I want to keep my affairs private, but I don't want to give up the control that happens with some trusts. How can I maintain control and privacy?
One way is to establish a revocable living trust, a legal document that lets your beneficiaries avoid the public glare of probate. Like a will, a living trust names beneficiaries and instructs a trustee how to disburse your estate. You can change its terms any time during your life. Unfortunately, this trust won't shield your assets from creditors or estate taxes. An irrevocable trust can achieve both of those objectives, but won't grant you the flexibility of a living trust.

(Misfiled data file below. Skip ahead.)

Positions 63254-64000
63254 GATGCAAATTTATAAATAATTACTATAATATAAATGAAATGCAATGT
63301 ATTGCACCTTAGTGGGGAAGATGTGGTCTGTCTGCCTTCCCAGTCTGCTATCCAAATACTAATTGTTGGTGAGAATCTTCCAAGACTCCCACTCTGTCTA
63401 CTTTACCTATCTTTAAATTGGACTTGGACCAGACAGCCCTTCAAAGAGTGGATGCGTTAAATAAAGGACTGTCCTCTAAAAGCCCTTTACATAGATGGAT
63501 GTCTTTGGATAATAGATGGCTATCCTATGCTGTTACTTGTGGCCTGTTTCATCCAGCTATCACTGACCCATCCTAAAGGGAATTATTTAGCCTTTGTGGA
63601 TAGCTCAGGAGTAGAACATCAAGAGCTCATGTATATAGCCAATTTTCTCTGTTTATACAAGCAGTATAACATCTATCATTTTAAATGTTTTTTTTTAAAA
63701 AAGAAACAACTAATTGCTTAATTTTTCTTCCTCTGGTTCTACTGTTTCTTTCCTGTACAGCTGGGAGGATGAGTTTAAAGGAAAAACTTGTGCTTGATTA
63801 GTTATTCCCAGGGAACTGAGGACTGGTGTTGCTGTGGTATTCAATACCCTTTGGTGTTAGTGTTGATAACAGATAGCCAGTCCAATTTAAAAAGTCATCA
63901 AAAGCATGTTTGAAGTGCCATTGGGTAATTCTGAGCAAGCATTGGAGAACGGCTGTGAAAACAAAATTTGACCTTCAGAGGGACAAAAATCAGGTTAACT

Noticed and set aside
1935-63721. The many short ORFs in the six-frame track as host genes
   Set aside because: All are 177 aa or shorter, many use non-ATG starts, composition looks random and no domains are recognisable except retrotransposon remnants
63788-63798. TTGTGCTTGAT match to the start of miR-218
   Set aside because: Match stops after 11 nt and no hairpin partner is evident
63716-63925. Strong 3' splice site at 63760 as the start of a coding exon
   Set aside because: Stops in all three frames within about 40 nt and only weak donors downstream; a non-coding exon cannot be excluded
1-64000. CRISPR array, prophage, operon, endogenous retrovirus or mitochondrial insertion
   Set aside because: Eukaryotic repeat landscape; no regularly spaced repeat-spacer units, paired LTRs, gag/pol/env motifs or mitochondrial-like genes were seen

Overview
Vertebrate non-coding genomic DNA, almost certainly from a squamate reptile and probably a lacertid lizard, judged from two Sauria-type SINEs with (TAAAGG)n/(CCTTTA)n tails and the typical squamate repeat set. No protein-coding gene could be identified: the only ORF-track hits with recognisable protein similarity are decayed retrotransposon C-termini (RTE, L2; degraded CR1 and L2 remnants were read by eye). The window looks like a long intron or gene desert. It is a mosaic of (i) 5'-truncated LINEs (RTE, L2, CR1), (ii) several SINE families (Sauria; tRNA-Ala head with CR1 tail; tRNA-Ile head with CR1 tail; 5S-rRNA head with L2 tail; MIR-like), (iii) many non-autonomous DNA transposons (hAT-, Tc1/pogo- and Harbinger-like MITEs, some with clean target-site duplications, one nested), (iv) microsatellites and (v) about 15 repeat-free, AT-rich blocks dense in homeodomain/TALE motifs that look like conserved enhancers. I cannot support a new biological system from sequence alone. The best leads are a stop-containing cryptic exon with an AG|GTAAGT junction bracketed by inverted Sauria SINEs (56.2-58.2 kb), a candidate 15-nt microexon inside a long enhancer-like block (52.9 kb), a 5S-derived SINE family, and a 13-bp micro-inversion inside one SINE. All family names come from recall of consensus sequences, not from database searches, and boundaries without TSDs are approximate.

I'm ready to get new business equipment and I'm torn between leasing and buying. How do I choose?
You will have personal considerations, but we can offer some generic information that may help. Leasing is a good option if money is tight, especially if you can find a lease with a purchase option that lasts long enough for you to consider buying. Owning the equipment usually comes with tax advantages, including a choice between writing off the cost all at once or over the life of the purchase, but this can restrict your cash flow. The choice is yours.